County Council: A quiet race winds down

by | November 1, 2018 5:03 am

Last Updated: October 31, 2018 at 10:28 am

It has been quiet on the campaign trail for Colleton County Councilman Gene Whetsell and his opponent David Gar Linder.
Whetsell, a Republican, is seeking another four-year term on county council. In 2014, Whetsell made a successful bid for re-election against Democrat Joe Hamilton, a race he had called “exceptionally quiet.”
This year, he said, it has been even quieter.
With no issue to drive the campaign, Whetsell said, the election will be determined by “who the people think can do a better job representing the county.”
Linder said the race will be won by “whoever gets the most people out to vote.”
Whetsell has been on county council for 16 years; before that he spent 20 years as the county’s assessor. Linder is making his first bid for public office.
One concern that Linder voiced is his belief that the rural areas of the county aren’t getting much attention from county government. Residents living in some parts of the county, Linder said, “have no stores, no gas, no water.”
Council, he said, should make sure that the rural “mom and pop” stores stay in business, “make sure the citizens have something like they use to have,” instead of facing a 20-mile drive to make a purchase. “Bring them up to date,” Linder said.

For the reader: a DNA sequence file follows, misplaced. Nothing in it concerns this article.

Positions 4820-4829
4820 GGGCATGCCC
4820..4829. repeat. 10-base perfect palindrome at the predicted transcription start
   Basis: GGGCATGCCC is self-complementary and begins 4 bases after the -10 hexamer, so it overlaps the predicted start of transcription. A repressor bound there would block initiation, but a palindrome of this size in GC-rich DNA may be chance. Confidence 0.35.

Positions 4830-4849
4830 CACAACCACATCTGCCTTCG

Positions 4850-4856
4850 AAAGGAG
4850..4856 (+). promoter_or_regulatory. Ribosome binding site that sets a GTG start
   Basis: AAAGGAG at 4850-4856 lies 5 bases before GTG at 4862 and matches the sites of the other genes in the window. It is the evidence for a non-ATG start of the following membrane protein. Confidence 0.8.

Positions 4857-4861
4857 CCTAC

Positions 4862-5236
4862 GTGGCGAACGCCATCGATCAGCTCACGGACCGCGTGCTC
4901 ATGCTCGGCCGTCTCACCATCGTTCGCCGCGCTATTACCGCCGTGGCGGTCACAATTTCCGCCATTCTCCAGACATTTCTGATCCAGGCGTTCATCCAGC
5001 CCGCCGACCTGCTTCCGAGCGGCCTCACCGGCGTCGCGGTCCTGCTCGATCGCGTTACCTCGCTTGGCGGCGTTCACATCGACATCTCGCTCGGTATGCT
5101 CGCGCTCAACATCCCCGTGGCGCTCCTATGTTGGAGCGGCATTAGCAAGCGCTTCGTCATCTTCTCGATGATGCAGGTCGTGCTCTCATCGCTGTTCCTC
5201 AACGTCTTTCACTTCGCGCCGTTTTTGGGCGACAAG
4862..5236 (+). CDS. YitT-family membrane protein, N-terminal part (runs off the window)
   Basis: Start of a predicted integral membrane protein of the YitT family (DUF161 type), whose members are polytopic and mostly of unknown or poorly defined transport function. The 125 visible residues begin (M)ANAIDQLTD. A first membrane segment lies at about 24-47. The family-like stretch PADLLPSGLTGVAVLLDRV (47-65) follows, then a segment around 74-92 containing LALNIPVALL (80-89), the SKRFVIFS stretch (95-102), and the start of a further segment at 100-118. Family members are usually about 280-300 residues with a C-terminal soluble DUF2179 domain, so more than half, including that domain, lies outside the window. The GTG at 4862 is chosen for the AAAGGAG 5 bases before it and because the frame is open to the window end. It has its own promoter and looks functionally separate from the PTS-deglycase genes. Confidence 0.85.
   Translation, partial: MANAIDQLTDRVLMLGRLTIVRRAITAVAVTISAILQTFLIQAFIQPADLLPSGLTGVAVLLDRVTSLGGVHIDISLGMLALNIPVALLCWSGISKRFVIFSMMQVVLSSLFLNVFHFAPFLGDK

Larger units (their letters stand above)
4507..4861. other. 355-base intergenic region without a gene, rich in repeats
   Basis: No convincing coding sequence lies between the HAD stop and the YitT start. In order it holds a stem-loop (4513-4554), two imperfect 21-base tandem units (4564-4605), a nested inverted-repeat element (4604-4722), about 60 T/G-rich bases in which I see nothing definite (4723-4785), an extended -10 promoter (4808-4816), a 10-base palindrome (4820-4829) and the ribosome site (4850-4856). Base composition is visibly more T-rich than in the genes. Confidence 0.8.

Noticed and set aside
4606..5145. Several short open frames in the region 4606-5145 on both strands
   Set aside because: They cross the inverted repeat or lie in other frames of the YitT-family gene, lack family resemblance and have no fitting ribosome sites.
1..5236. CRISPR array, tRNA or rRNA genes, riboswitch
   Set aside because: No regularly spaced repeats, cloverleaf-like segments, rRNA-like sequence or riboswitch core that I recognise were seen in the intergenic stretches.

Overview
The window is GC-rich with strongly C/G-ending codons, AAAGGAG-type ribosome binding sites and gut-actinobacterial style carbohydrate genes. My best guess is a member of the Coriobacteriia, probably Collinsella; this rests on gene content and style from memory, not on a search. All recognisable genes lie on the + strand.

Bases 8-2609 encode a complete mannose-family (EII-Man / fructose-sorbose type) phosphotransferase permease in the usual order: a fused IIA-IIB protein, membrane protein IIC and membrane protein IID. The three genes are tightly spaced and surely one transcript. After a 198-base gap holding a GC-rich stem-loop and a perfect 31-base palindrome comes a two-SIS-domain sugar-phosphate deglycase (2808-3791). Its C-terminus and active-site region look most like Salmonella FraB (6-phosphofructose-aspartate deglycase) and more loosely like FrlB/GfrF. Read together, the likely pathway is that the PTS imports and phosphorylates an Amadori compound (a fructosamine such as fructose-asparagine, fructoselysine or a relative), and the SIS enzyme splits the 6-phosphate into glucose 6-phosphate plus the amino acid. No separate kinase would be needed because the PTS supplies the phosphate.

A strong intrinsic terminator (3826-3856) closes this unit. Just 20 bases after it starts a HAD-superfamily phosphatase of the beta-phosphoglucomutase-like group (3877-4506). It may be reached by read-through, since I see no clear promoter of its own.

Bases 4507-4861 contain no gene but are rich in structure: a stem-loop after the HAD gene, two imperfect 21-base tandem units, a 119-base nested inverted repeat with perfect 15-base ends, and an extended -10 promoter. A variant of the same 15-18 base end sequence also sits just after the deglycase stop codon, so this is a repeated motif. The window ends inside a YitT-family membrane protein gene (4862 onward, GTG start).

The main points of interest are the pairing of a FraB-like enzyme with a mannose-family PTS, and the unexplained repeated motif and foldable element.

Whetsell says when council is addressing a need or concern, council’s goal is to find a county-wide solution.
He points out that when council worked on the Capital Project Sales Tax ballot issue, the goal was to have the sales tax money used for infrastructure projects throughout the county, in both rural and urban areas.
Linder said his goal is to put Colleton County on the map as being the number one county in the state. He would do that, he said, by “associating with other counties and patterning some of the things they do, working with law enforcement, city council, churches and other organizations.”
Whetsell says that council initiatives like the Colleton Museum, commercial kitchen, courthouse renovation and the ACE Basin complex at the county’s Recreation Center have brought statewide attention to Colleton County.
Sometimes Whetsell said he hears a complaint that council spends too much time on economic development projects. He disagrees, suggesting that because of council’s continuing effort, “there’s big stuff on the horizon.”
When he talks to people, Linder said, the conversation seems to gravitate towards what is going on in Washington, D.C. This election, “should be based on what we have in Colleton County. I’m only concerned about Colleton County, about working together.”
When it comes to making a decision on council, Whetsell said, “I am going to try and be fair, to make a decision that is based on facts, not on who is involved.”

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